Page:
In yesterday's discussion of smoking bans, a few commenters wondered why improved ventilation is not a viable alternative. In his 2006 report on secondhand smoke, then-Surgeon General Richard Carmona insisted that smoking bans are the only acceptable option (even while denying that he was making any policy recommendations). But around the time that Carmona's report came out, a paper commissioned by the American Gaming Association concluded that ventilation systems can give smoker-friendly casinos air quality at least as good as the air quality outdoors or inside smoke-free office buildings. The main example cited by the report is the Bellagio, where tests in 1999 and 2005 found levels of respirable suspended particles and gases associated with tobacco smoke similar to those outside the casino.
Casinos (which, as the report notes, may soon be the last remaining businesses in the U.S. where smoking is permitted) obviously have an interest in convincing legislators that ventilation makes bans unnecessary. But if these results hold up, they will present an interesting test of the motives underlying anti-smoking ordinances. Will supporters of these laws be satisfied by demonstrably clean air quality, or will they switch to the argument that smoking bans improve "public health" by encouraging smokers to quit or by preventing them from setting a bad example for the kids?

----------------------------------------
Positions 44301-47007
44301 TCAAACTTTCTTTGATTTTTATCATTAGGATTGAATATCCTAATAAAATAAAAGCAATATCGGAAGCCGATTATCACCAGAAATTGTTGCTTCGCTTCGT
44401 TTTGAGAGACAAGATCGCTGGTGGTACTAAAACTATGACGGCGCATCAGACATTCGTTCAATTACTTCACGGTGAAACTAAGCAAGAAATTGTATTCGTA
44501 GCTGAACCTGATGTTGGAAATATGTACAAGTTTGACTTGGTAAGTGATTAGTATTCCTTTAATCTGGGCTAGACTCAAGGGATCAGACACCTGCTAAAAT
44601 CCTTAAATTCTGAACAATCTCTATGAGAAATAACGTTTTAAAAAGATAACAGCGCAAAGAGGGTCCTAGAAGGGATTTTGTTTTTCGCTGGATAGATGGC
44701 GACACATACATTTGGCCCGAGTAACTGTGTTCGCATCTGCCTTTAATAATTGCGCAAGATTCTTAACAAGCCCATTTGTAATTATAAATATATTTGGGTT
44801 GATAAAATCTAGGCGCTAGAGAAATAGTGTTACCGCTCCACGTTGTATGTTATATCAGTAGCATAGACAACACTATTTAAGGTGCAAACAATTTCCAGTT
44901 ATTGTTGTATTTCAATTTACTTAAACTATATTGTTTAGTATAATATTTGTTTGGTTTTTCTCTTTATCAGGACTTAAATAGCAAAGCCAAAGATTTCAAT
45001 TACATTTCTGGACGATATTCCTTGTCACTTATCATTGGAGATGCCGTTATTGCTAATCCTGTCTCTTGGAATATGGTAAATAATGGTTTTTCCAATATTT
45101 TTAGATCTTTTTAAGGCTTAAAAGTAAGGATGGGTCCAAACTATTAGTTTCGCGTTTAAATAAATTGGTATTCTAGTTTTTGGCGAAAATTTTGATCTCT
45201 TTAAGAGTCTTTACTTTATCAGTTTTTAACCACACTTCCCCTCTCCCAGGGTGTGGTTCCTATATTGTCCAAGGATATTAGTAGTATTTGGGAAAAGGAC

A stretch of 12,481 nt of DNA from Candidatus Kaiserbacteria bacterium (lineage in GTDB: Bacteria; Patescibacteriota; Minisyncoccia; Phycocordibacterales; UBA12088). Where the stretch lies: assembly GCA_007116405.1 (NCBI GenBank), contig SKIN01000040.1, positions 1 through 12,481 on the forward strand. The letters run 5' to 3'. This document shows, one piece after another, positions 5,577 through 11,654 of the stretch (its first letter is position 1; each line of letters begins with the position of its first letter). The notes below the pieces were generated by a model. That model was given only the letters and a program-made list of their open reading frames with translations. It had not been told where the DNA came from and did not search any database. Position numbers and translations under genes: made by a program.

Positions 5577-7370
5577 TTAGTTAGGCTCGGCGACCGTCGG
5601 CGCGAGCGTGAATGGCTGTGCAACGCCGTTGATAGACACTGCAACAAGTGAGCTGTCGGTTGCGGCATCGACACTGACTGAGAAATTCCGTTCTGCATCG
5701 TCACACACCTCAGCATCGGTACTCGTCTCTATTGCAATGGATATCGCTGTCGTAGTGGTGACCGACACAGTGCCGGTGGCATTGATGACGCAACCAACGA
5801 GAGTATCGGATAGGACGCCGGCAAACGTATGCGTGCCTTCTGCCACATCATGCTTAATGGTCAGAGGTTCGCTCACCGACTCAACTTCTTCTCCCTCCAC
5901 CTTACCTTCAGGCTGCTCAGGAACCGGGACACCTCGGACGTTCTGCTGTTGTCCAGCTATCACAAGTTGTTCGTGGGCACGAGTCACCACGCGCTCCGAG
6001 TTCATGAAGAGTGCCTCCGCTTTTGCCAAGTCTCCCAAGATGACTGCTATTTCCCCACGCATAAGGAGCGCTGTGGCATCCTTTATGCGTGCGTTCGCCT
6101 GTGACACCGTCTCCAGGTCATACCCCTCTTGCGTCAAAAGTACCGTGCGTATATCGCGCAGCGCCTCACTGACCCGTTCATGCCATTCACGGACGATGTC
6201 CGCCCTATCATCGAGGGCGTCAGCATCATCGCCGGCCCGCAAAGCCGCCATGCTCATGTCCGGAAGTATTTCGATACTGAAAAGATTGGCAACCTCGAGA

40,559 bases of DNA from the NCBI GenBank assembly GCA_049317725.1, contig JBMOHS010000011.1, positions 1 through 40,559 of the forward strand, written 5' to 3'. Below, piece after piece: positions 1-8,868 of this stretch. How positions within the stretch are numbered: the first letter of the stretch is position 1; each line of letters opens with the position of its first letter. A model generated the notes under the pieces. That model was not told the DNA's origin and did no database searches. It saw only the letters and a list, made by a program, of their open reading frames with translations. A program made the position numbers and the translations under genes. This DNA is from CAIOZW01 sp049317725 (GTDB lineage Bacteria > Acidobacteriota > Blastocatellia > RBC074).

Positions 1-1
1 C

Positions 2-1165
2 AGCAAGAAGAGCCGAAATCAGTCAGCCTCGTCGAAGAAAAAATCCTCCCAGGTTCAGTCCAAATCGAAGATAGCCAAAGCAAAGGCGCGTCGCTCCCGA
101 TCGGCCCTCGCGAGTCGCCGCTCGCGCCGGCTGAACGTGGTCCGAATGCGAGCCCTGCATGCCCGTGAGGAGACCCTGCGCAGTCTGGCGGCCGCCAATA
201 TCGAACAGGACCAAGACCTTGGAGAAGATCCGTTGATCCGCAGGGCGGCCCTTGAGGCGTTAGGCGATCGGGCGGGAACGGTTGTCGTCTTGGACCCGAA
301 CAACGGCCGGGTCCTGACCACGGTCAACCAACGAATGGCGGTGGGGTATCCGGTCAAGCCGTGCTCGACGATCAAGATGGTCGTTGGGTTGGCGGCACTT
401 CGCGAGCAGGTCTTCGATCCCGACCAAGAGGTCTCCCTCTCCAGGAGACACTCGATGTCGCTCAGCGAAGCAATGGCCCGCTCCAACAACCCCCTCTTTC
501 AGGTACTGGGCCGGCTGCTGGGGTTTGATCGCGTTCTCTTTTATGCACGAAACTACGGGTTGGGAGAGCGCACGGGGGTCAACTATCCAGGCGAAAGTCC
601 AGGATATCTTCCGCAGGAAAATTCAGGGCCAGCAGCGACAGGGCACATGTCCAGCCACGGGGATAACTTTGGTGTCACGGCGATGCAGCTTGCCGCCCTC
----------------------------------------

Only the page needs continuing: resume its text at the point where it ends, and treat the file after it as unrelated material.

A similar question was raised by California's ban, which is officially a workplace safety measure. It ostensibly allows bars and restaurants to create separately ventilated rooms for smokers, as long as employees don't have to enter them. Last I heard, state regulators had failed to create standards for such rooms, so in practice they remain illegal.
The Bellagio ventilation system sounds expensive to install and operate, but something similar might still make economic sense not just for casinos but for smaller businesses as well. I recall a small tobacconist's lounge in New York where the air seemed fresh and clean despite half a dozen guys puffing away on cigars, thanks to a ventilation system that immediately whisked the smoke away. I suspect the air quality was better in that smokers' lounge than it was on the street outside.
[Thanks to Bill Hannegan for the tip.]